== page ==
- if the gap needs to be adjusted, loosen the 10mm nut to allow the screw to turn, insert the correct size feeler gauge, finger tighten the screw until a slight drag us felt on the feeler gauge, then Re-tighten the 10mm nut. Check the gap after re-tightening. Sorry I don't have a torque value for this but it felt like 60 to 80 inch pounds when I loosened it; not a practice I would recommend but I just used my muscle memory when I tightened the nut, having done I don't know how many of these types of valve adjustments on old bikes I've owned in the past (CX500, 1st gen Goldwing, BMW airheads)
The New Valve Cover Gasket:
- clean the engine surface with a cloth or a sponge and some carburetor cleaner or some rubbing alcohol (spray it on the cloth not on the engine)
- remove the factory RTV sealant from the engine surface around the gasket "plug" using a plastic scraper or a credit card - remember that this is an aluminum engine and if you use a stainless steel razor blade it's pretty easy to make a mistake and scar or gouge the aluminum - I had a fairly new credit card with the edges still sharp and it worked very well - scrape the RTV towards the outside of the engine, try to avoid getting RTV flakes in the engine.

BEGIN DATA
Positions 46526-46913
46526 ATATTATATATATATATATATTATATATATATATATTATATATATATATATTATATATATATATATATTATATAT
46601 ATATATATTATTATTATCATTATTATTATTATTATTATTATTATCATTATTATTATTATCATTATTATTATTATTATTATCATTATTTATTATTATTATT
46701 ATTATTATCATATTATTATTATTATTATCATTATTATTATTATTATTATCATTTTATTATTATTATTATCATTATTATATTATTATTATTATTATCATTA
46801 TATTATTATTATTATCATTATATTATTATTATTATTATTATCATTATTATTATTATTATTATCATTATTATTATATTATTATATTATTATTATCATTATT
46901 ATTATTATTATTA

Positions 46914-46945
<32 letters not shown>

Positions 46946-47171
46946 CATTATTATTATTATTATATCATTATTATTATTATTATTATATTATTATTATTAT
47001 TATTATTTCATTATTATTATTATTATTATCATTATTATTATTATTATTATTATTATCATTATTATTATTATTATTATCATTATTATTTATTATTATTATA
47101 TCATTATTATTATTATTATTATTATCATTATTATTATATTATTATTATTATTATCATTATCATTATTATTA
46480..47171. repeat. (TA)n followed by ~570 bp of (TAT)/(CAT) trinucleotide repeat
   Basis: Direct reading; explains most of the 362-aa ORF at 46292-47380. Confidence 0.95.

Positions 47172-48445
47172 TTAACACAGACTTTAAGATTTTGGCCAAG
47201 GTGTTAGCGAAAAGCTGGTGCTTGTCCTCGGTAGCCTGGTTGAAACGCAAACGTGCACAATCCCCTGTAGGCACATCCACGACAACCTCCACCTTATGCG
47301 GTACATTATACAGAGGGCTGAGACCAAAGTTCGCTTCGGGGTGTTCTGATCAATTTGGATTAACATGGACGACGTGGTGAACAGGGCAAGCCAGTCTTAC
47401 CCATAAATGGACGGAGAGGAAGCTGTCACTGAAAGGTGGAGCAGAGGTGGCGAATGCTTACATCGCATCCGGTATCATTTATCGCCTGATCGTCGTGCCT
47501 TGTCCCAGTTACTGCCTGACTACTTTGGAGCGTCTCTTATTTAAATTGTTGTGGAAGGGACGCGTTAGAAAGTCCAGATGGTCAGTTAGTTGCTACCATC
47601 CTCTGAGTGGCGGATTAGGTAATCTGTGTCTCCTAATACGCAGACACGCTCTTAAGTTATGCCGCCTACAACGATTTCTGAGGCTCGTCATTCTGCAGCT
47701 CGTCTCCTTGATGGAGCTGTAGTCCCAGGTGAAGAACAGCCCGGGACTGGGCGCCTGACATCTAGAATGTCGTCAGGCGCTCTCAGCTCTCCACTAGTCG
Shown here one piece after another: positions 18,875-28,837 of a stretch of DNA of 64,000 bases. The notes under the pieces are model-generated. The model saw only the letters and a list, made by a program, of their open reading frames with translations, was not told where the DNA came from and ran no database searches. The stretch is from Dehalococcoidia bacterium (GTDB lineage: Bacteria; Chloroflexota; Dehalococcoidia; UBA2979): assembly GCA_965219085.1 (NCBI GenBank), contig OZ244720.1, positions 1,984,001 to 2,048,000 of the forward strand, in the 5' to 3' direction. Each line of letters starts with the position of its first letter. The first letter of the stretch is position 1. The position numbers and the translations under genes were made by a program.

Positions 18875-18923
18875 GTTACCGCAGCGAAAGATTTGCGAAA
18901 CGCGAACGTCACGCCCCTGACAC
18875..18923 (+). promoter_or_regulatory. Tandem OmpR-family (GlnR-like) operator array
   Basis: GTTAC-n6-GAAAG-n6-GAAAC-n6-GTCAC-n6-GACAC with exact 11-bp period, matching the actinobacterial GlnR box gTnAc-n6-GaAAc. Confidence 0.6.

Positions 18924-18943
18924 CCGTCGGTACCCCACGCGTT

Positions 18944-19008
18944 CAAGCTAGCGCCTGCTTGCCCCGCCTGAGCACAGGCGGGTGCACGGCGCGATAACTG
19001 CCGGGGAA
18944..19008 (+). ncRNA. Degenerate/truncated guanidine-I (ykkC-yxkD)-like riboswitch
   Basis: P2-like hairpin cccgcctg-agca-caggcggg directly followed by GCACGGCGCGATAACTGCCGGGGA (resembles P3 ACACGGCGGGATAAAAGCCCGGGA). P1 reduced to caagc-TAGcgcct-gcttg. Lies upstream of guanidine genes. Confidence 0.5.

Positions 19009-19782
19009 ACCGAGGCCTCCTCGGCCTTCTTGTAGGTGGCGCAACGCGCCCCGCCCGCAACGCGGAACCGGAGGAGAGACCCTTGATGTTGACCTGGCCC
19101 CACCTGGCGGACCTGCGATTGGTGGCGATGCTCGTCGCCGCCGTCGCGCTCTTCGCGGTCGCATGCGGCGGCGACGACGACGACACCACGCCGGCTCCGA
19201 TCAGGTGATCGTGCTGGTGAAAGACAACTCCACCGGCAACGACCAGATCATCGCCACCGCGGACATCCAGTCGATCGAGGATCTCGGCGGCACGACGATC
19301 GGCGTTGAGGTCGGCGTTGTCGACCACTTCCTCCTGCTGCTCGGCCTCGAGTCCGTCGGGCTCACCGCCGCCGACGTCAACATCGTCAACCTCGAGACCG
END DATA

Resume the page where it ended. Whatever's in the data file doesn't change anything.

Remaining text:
- clean the groove in the valve cover where the gasket goes
- clean the VC surface where the gasket/washers for the VC bolts go
- use new washers or do a good job of cleaning the old ones if they are still healthy

Reassembly:
- you will need to fit the new VC gasket firmly in the groove in the valve cover. Some adhesive is needed otherwise the gasket will become dislodged when you turn the cover over to install - I'm not a big fan of spray tack so I put 6 dabs of RTV in the groove, pressed in the gasket and let it set up for an hour while I changed the oil.
- where the gasket "plug" fits in the engine put a medium spread of RTV as was done at the factory, make sure to cover the sharp corners where the "plug" fits and about an inch on the flat surface on both sides of where the plug fits.
- fit the valve cover with the gasket in place carefully - especially the "plug" - go ahead and screw the bolts in a little to help center the valve cover - press it down by hand before tightening the bolts - you can use a flashlight to visually inspect how the gasket is mating to the engine surface before tightening the three bolts. These bolts tighten to a "stop". It's best to make three or four passes, tightening all three bolts a little at a time putting even pressure on the gasket.
- install the little side plate on the port side